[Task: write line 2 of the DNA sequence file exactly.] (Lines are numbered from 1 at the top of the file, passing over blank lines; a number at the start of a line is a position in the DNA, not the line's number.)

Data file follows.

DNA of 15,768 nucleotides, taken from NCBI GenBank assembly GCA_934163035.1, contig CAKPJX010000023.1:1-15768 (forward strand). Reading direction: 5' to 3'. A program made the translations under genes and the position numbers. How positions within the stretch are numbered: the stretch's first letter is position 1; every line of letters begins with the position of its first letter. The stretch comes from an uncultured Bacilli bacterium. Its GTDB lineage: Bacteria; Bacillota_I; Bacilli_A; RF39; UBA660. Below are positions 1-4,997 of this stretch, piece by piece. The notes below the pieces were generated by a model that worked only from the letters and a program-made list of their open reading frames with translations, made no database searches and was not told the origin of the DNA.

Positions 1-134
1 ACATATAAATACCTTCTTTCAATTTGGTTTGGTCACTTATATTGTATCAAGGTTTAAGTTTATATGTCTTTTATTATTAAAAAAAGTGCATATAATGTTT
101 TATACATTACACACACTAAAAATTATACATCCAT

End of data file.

Positions 1-134